current status water availability1
Current status: Water availability……
  • A country or region may be considered as “water-rich” or “water-poor” by the per capita amount of water available.
  • Water-rich countries include
    • Greenland
    • Iceland
    • Gabon
    • Papua New Guinea
    • Canada
    • New Zealand
  • Water-poor countries include
    • Botswana
    • Chad
    • Namibia
    • United Arab Emirates
current status water stress and water scarcity
Current status: Water stress and water scarcity
  • Water stress occurs when the available supply is unable to meet the demand during a certain period or in a certain area.
  • Water stress can occur as a result of the physical lack of water, poor quality or being economically unaffordable.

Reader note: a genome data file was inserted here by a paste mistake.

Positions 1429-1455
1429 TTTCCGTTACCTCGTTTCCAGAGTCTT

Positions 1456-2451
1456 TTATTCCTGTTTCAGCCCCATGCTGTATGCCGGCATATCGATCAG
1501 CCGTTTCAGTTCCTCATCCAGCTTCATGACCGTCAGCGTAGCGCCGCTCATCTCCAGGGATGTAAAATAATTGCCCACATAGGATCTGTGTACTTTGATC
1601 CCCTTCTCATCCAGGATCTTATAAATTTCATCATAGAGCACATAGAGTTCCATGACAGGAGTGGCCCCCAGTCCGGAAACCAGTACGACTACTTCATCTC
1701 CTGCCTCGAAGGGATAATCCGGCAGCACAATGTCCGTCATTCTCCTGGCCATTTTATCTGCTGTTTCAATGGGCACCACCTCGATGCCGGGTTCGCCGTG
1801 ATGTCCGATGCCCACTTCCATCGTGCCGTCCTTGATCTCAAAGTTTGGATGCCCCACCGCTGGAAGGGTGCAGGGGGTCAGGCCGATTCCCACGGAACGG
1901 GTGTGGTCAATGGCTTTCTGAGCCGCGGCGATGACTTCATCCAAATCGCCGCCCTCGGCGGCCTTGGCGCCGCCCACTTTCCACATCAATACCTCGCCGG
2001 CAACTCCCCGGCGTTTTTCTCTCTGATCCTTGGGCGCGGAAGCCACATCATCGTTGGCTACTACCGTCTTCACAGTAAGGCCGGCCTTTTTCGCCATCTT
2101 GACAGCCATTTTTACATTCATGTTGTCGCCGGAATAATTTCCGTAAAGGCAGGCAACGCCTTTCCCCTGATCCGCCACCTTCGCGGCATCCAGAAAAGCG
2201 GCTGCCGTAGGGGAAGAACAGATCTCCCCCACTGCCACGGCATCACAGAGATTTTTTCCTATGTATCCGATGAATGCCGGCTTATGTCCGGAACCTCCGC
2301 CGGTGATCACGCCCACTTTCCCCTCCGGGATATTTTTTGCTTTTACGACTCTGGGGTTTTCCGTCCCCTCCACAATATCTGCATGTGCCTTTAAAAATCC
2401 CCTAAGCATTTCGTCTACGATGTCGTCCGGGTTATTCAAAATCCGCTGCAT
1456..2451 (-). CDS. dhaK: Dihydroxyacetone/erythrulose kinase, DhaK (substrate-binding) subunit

• Quantitatively, a region is considered as under water stress when the annual per capita water availability is less than 1700 m3, and under water scarcity when it is less than 1000 m3(Falkenmark and Lindh, 1976).
  • Another indicator that has been used to quantify water stress is the percentage of the land area under severe water stress. In terms of the latter, Israel and Trinidad and Tobago each have 100% of the land under water stress. (
  • Water stress occurs in many countries, some to a lesser degree than others. The sub-Saharan African region is perhaps the most vulnerable.
current status water stress and water scarcity1
Current status: Water stress and water scarcity….
  • Water stress and water scarcity can lead to economic, social, environmental and health problems. Lack of water in sufficient quantities affects agricultural and industrial production, whereas lack of water in acceptable quality affects the environment and health of the community. Poor quality water is fertile ground for growth and spreading of pathogenic organisms.